I ask Loren to reflect on the most important factors that made possible her transition from academia to a non-academic career. She told me that she had a positive role model of someone who started in academia but did not end up there: her mother, who received a PhD in American Studies and left academia to work in non-profit management. In graduate school “everything is leading you toward being an academic. They do not bring in professionals who have the degree and do something else.” This sort of mentality can frequently make graduate students feel like only one path is available to them, but perhaps because of her mother’s influence Loren did not regard academia as her only option. “I never assumed I would end up in academia; I assumed I would start there.”

Toward the end of our conversation I ask Loren if she has any advice for graduate students who are considering non-academic careers. Although a “strong advocate” for the idea that “if you follow your passion good things will come,” she also believes in her mother’s motto that “chance favors the well-prepared mind.” Reflecting on the classes she took at the Kellogg Business School while pursuing a PhD, she suggests that taking classes in other departments will “give credibility to why you are interested in this new thing.” She advises graduate students to take advantage of the campus to gain information about things of interest to them: “Find a professor, find a graduate student and talk to them.” These are things that you can potentially “talk to prospective employers about and add as a line in your resume.” Similarly, she believes it is important to “build out your network and meet people from different [non-academic] backgrounds.” For the most part “people are thrilled to talk about themselves” and it is “a whole lot easier to have a conversation” than to “approach someone when you need a job.”

Since Loren has experienced a professional life in both worlds, academic and corporate, I ask if she would hire a PhD in Theater and Performance Studies. She replies, “Yes.”  The skills one gets in a PhD program, “everything from rigorous analysis, good writing skills, and, in theory, good communication skills if you have also been teaching,” are all capabilities she wants in a colleague. The degree also demonstrates to her one’s ability to finish a task, since it is a “mountain to get a PhD.” When she meets with people who have started a program and didn’t finish it, she underscores that it is “their misfortune to talk to her” because one of the qualities she respects most in her colleagues is perseverance – “that you can start it and finish it.”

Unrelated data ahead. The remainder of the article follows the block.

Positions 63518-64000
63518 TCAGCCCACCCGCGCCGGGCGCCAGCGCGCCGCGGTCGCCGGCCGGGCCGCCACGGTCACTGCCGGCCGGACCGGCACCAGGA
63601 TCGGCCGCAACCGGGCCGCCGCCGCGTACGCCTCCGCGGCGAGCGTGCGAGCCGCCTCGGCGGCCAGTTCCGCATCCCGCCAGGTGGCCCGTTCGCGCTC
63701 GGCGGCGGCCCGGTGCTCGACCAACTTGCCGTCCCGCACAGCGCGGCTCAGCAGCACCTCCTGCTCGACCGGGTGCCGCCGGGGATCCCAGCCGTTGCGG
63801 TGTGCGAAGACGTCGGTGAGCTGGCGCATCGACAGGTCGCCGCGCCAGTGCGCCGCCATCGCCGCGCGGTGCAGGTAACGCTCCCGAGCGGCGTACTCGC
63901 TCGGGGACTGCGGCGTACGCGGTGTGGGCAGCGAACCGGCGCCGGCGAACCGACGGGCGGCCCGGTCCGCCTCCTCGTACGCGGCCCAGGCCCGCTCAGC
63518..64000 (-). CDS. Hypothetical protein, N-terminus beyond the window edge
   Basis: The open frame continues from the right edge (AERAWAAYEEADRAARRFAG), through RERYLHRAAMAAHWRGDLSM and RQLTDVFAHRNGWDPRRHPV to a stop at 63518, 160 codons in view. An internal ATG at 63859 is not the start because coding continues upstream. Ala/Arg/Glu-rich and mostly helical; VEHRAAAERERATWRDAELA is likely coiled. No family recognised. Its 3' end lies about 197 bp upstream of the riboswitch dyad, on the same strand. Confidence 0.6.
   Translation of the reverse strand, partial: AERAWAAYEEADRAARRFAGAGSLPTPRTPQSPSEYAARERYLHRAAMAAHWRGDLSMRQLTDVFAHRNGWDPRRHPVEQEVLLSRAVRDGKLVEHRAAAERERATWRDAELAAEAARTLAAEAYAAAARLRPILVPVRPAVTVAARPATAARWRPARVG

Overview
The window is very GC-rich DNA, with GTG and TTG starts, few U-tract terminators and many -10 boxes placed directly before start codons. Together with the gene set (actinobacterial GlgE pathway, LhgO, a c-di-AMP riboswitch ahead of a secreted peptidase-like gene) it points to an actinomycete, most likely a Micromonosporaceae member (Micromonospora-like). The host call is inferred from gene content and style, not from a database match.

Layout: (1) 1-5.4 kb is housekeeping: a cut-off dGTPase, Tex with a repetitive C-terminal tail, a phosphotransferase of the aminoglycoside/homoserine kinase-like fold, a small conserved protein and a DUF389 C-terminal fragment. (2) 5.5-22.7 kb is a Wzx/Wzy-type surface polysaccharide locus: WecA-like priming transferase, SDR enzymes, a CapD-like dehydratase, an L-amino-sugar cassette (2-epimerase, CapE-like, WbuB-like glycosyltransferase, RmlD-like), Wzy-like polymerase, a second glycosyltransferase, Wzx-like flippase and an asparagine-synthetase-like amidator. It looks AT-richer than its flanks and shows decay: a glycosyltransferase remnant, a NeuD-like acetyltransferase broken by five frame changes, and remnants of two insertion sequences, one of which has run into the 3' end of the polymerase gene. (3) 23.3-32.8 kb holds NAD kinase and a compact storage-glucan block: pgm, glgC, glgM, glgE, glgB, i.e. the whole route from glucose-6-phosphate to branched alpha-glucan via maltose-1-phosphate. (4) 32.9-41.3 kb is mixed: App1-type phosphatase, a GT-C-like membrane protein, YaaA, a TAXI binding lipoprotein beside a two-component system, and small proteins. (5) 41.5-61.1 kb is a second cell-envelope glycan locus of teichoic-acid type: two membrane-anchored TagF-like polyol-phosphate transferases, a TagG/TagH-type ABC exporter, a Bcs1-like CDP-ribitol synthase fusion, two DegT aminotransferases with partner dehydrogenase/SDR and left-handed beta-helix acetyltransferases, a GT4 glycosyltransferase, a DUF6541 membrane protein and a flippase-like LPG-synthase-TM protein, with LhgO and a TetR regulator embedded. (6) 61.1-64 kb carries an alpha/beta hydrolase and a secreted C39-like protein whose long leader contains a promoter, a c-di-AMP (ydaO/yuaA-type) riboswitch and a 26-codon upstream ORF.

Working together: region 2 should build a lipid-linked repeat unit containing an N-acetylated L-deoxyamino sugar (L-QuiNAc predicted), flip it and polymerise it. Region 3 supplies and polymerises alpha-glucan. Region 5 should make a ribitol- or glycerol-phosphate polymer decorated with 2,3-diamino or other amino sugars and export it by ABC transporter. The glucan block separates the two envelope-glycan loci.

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Outside Academia, Volume 1: Ken Cerniglia

Posted By Sara B. Thiel, University of Pittsburgh, Tuesday, August 19, 2014
Updated: Monday, September 22, 2014

Please take the opportunity to peruse the first installment of New Paradigms in Graduate Education's newest initiative: Outside Academia, a series of profiles on PhDs in Theatre and Performance Studies who work outside the academy. 

Outside Academia

Volume 1


Ken Cerniglia


Interview conducted on July 22, 2014 and transcribed by Amanda Boyle, PhD Student at the University of Kansas.


Ken Cerniglia is the Dramaturg and Literary Manager at Disney Theatrical Group in New York City.  He is also the Artistic Director at Two Turns Theatre Company, the Co-Chair for the American Theatre Archive Project, and on the board of Literary Managers and Dramaturgs of the Americas (LMDA). 


Ken received a BA in Psychology and Theatre in 1995 from the University of California, San Diego.  He then went on to earn a MA in Theatre History and Criticism in 1998 from The Catholic University of America.  Ken also earned a PhD in Theatre History and Criticism in 2001 from the University of Washington. His dissertation focused on race theory, casting, and the performance of ethnicity in nineteenth-century popular theatre, and the effect of these concepts on American identity formation.  “My programs [MA and PhD] were about scholarship and how to be a scholar,” said Ken, but he got involved in production when possible.